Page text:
Thoracic Outlet Syndrome Program | Patient Resources

Questions about surgery

We take a conservative approach whenever possible and treat thoracic outlet syndrome with physical therapy and medication. If you do need surgery, our goal will be to get you back to normal function as soon as possible.

Procedures before surgery

You may need a catheter angiogram to evaluate the state and severity of the obstruction. This typically involves placing a small catheter into a blood vessel through which a clinician will inject dye in order to create clear images of the tissues surrounding your thoracic outlet.

If clots are detected, the catheter will be left in place to deliver medication to break up the clots. This process may take several hours and you will be monitored in an appropriate setting. The following day, a repeat angiogram will be performed to evaluate the state of the clot. If the clot is still there, additional steps known as mechanical clot busting may be needed. This involves a gentle opening of the narrowed vessel segment with angioplasty. You will be under sedation or general anesthesia for these procedures.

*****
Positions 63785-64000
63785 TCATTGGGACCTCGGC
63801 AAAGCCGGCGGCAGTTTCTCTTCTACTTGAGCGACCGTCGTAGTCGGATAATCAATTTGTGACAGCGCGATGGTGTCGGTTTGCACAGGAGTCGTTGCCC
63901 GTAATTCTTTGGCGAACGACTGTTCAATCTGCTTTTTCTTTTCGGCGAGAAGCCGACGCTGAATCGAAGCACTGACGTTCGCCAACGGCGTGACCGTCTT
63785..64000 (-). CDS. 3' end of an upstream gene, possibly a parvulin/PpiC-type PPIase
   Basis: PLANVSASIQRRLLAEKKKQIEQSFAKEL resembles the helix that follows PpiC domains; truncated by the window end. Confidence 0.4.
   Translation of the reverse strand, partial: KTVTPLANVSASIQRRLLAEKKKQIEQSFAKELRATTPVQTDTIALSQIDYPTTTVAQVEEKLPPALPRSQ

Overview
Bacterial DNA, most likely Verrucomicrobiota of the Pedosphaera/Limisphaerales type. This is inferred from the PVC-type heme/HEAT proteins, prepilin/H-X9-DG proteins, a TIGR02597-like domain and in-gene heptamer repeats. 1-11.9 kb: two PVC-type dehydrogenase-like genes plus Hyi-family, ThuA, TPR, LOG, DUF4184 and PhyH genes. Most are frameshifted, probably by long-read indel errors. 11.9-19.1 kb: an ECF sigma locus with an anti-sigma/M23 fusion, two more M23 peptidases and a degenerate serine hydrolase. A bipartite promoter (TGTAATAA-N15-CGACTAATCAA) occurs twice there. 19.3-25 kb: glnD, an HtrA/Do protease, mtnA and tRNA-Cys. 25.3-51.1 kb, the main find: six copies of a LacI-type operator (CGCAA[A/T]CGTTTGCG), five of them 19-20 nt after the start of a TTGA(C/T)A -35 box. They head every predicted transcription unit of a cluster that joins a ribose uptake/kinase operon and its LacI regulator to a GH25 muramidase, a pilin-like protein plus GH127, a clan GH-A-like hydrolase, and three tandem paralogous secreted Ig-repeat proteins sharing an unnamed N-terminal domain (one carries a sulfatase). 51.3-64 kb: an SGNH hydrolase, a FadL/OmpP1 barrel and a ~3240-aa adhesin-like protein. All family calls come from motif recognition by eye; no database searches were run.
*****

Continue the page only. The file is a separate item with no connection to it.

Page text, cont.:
Length of hospital stay

You will need to stay in the hospital for several days after the surgery for your recovery and pain control. In some cases, another procedure using a catheter in the blood vessels may be performed while you are in the hospital to evaluate your blood vessels. 

Postoperative recovery

Physical therapy will be important after surgery to help you regain function, stabilize your shoulder and help you get back to normal function. Physical therapy also helps minimize pain and the recurrence of symptoms. You will need to restrict your arm motion for at least 6 weeks after surgery while undergoing physical therapy.

If you needed a blood-thinning medication before surgery, this will continue for at least six weeks after the surgery to allow your blood vessels to heal completely.